Dying for a paycheck…
Ranti Esprit has come again I hear you say!
In a recent survey in the US, it was noted that around 120,000 deaths occurred each year due to job stress and about 13,000 in the UK annually. These are staggering figures in the modern age, with all the technology gadgets we have today.
Of course, there are some hazardous jobs out there of which accidents does occur on rare occasions when health and safety breaches lead to death, and then there are even more dangerous jobs such as the ‘wild crocodile eggs collectors’ in Australia outback where the animals are reared and used for designer items. Imagine distracting a 20-feet long saltwater crocodile with sticks in order to steal her eggs. Insane right!
Our generation were raised with high education standards with the expectation of attaining good grades and enter the labour market, let us blame the parents. I can confirm that attitude is changing where lesson have been learnt as my niece and nephews were now been raised to be innovators with entrepreneurial flair and understanding to determine their own future.
The question now belies for those of us in the field – how to debunk the ‘dream job’ myth that may eventually kill you. Jeffrey Pfeffer (Stanford University) offer a clarion call for a social movement focused on human sustainability in his latest book ‘Dying for a Paycheck’ asserting that the environment we work in is just as important as the one we live in; thus, our workplaces must become healthier and better. In Mckinsey Quarterly, it was noted that to increase employees’ health and wellbeing, we must focus on job control and social support.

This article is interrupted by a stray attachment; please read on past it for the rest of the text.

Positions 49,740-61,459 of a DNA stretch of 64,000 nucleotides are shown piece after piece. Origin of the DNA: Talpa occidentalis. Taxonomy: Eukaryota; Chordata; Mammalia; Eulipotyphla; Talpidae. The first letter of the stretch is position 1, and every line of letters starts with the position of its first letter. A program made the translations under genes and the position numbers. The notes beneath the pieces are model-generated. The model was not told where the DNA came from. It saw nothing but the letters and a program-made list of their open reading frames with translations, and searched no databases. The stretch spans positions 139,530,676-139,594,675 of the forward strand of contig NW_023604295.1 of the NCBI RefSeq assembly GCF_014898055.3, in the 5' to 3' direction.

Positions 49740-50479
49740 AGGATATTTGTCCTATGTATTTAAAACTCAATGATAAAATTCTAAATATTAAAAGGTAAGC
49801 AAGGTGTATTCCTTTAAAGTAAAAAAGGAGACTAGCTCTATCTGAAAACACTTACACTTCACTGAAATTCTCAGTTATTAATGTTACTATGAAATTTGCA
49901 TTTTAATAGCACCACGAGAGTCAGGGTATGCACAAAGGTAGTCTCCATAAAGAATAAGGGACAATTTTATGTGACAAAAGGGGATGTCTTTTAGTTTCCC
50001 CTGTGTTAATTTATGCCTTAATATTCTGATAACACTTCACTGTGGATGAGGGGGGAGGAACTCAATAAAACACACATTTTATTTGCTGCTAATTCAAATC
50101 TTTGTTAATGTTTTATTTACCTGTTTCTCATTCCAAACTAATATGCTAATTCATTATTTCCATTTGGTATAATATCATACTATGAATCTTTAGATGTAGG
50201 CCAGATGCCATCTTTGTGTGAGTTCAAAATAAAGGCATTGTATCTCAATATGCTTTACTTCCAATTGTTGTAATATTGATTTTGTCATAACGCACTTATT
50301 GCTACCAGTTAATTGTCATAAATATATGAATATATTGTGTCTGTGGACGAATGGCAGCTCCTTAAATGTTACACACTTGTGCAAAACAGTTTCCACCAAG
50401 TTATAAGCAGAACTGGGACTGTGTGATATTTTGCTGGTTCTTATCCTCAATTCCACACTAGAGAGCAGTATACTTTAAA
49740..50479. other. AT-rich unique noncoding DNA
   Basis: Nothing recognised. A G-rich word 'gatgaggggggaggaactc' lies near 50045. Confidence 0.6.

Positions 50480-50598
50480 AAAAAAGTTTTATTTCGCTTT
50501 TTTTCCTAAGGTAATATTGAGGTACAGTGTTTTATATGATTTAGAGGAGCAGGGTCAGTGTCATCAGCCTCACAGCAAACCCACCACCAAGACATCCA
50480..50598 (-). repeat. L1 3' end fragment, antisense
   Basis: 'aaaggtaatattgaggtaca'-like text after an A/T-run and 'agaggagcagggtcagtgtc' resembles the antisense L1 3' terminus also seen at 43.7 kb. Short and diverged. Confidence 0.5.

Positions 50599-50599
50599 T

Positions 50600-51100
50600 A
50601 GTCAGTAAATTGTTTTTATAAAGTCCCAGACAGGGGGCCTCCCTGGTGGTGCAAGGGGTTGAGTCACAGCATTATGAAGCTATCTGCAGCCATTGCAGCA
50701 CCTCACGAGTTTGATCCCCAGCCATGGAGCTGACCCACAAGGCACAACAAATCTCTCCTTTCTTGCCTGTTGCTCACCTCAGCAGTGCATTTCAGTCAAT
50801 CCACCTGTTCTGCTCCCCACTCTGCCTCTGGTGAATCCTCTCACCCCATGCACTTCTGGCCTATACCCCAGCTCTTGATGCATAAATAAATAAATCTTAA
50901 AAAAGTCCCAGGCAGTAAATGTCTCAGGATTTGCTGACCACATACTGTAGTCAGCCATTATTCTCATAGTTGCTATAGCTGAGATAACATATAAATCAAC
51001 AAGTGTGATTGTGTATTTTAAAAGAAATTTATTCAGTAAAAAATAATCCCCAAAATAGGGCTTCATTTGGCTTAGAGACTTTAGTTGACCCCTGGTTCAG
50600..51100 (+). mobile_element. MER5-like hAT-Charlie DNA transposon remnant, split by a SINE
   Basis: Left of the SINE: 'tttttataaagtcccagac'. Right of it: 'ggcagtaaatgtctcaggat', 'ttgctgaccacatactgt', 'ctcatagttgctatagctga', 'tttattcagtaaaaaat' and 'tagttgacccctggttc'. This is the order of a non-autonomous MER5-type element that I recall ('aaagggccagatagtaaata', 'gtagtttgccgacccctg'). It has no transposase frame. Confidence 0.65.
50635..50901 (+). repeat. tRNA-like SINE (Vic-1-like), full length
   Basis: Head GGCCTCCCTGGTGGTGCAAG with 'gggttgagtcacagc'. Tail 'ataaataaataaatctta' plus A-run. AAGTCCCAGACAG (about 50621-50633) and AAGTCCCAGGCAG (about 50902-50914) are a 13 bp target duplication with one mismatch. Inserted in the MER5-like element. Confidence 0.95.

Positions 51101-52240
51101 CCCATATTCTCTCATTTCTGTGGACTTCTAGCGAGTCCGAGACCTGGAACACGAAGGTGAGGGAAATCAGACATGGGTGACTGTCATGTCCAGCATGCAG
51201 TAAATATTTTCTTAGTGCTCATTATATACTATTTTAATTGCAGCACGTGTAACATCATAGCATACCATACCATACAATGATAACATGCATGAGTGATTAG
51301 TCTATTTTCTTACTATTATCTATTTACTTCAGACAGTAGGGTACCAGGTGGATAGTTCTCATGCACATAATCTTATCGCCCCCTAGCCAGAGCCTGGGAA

My emphasis illustrate that lack of job control lead to stress, employees have gone through all kinds of rigorous training and educational achievements, thereby we must trust them to make informed (or contributory) decision about the business they work in.
One of the most notable research efforts in this area was the Whitehall Studies, conducted by British epidemiologist Michael Marmot and his team, which examined employees within the British Civil Service. Marmot’s team discovered that the higher someone’s rank, the lower the incidence of and mortality from cardiovascular disease. Controlling for other factors, it turned out that differences in job control, which were correlated with job rank, most accounted for this phenomenon. Higher-ranked British employees, like higher-ranked employees in most organizations, enjoyed more control over their jobs and had more discretion over what they did, how they did it, and when—even though they often faced greater job demands.
Additional Whitehall data related work stress, measured as the co-occurrence of high job demands and low job control, to the presence of metabolic syndrome, a cluster of risk factors that predict the likelihood of getting heart disease and type 2 diabetes. Employees who faced chronic stress at work were more than twice as likely to have metabolic syndrome compared with those without work stress.
Work – related ill health 2016/17
Lost working days 2016/17
Other research has also found a relationship between measures of job control and health. A study of 8,500 white-collar workers in Sweden who had gone through reorganizations found that the people who had a higher level of influence and task control in the reorganization process had lower levels of illness symptoms for 11 out of 12 health indicators, were absent less frequently, and experienced less depression.
In summation, please note that jobs that provide individuals more autonomy and control serve to increase their motivation, job satisfaction and performance – this make employees healthier and live longer. In addition, being socially integrated and having your own social support (family and friends) to count on is equally important.
Let me know what you think. Thanks for reading my piece. Peace be with you.